Procedures for removing a wayward mayor, city attorney or council member from office moved a step closer Wednesday to being put before San Diego voters.
The City Council’s Charter Review Committee — mindful of the 2013 saga in which city officials and residents tried to get rid of the scandal-plagued mayor at the time, Bob Filner — directed the City Attorney’s Office to research and develop potential ballot language.
City Attorney Jan Goldsmith told the committee members that the action could result in a “safety valve” of sorts in the City Charter — the city’s primary governing document.
“The experience that I had and the city had several years ago was that we didn’t have such a safety valve,” Goldsmith said.
“Our office acted with unanimous approval of the City Council — we took various steps that resulted in the mayor resigning,” he said. “There was no process. We created a process, and that’s not healthy.”
Goldsmith’s staff will delve further into the issue and report back at a future meeting. A process that results from their studies would amend the City Charter, so it would go to voters for final approval.
San Diego has wide latitude under the state constitution since it’s a charter city, according to the city attorney, so staff presented several options that will undergo further research.
Among them are a council-initiated process in which seven of the nine members vote to schedule a recall election, or a judicial procedure in which a complaint could be filed in court.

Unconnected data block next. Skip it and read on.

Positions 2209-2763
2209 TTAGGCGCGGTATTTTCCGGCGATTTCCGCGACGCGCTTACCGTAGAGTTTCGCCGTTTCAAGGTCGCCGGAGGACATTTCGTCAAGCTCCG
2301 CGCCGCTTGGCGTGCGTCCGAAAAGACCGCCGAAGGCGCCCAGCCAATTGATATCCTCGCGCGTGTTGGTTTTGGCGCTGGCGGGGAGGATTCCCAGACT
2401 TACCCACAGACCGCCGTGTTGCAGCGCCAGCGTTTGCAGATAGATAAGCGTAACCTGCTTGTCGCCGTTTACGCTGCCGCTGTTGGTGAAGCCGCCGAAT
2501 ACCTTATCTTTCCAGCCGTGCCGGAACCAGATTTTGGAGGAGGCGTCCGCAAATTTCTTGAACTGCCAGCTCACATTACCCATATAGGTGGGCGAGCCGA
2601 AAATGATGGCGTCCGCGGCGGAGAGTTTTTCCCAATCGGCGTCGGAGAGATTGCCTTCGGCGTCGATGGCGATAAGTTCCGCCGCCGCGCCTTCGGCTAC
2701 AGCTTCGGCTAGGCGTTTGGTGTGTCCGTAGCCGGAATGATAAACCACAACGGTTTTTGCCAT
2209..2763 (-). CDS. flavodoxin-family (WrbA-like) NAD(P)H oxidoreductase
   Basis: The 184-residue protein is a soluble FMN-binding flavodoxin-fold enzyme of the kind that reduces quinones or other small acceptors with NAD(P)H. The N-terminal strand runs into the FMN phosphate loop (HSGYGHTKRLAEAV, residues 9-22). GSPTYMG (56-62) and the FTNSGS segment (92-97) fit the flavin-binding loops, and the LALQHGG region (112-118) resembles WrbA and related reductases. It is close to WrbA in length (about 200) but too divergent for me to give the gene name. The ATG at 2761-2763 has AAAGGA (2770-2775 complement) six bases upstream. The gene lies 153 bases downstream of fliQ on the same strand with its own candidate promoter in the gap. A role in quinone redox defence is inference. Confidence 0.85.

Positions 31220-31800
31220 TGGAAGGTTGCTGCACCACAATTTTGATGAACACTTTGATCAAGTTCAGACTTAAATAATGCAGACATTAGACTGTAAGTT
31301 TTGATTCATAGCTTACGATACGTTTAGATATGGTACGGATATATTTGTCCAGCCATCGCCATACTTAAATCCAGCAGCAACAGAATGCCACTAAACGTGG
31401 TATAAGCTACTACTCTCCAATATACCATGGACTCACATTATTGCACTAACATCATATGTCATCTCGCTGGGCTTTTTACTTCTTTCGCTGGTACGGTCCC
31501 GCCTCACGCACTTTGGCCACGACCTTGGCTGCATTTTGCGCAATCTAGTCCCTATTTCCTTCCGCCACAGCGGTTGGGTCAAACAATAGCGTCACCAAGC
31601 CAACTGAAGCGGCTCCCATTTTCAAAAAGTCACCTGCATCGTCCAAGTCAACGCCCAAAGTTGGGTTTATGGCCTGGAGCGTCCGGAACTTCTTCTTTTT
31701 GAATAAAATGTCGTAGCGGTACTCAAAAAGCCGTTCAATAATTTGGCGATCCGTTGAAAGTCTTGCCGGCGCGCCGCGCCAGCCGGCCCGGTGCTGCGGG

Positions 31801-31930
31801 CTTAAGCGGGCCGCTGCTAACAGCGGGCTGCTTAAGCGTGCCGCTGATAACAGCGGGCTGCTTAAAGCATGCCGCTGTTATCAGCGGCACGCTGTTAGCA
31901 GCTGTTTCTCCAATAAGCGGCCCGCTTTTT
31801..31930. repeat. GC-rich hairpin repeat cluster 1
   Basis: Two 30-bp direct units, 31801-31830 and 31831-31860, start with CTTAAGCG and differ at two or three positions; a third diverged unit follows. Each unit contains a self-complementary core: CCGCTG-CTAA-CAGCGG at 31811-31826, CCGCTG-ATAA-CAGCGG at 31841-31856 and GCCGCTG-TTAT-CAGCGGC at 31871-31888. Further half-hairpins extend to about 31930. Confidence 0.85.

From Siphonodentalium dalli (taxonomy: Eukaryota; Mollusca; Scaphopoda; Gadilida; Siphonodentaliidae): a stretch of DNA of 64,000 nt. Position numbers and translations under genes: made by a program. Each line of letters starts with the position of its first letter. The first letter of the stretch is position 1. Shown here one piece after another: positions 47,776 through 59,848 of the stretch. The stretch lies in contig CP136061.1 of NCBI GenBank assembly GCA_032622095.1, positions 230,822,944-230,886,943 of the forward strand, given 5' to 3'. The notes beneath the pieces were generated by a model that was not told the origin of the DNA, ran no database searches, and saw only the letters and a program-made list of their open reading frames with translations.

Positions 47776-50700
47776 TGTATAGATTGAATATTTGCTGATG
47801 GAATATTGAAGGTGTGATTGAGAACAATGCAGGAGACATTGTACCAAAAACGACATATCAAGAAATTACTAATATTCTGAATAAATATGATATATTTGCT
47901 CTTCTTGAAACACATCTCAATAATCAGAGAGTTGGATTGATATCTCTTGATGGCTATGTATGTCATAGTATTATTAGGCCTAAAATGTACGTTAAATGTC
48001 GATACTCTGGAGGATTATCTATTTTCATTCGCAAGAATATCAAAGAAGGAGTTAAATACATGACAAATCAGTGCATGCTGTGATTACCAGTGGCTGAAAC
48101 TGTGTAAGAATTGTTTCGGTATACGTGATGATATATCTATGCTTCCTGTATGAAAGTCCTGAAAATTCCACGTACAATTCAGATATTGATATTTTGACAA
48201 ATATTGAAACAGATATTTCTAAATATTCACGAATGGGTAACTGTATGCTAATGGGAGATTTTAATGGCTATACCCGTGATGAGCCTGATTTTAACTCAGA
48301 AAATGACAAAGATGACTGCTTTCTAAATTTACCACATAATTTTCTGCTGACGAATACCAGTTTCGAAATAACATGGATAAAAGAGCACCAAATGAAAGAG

The committee members signaled initial support to a suggestion by the League of Women Voters to include a clause in which an official could be suspended prior to removal, since the process would invariably take a long time.
The discussion centered on the somewhat vague concepts of officeholder malfeasance and willful misconduct of the sort Filner was accused of. Around 20 women alleged sexual harassment on the part of the former mayor and 10-term congressman, who resigned in August 2013 and pleaded guilty a few months later to three criminal charges.
Any charter amendment that would come before San Diego voters in the future would not impact residents’ constitutional right to recall an elected official, Goldsmith said.
The City Charter already contains six provisions in which an elected official would automatically be removed, including conflict of interest in city contracts, favoritism in contracts, collusion in contracts, fraud in payments, payments for office and accepting payments for employment.
The committee members have suggested three more — conviction of a felony, judicial declaration of incompetence — which would be fined by statute, and moving out of the city, if mayor or city attorney, or the district, if a council member.
A future ballot measure would also include various post-removal procedures, generally housekeeping issues like what to call an interim officeholder. Among other things, committee members said they favored taking appointment authority away from a future interim mayor and bestowing the power on the City Council.
—City News Service
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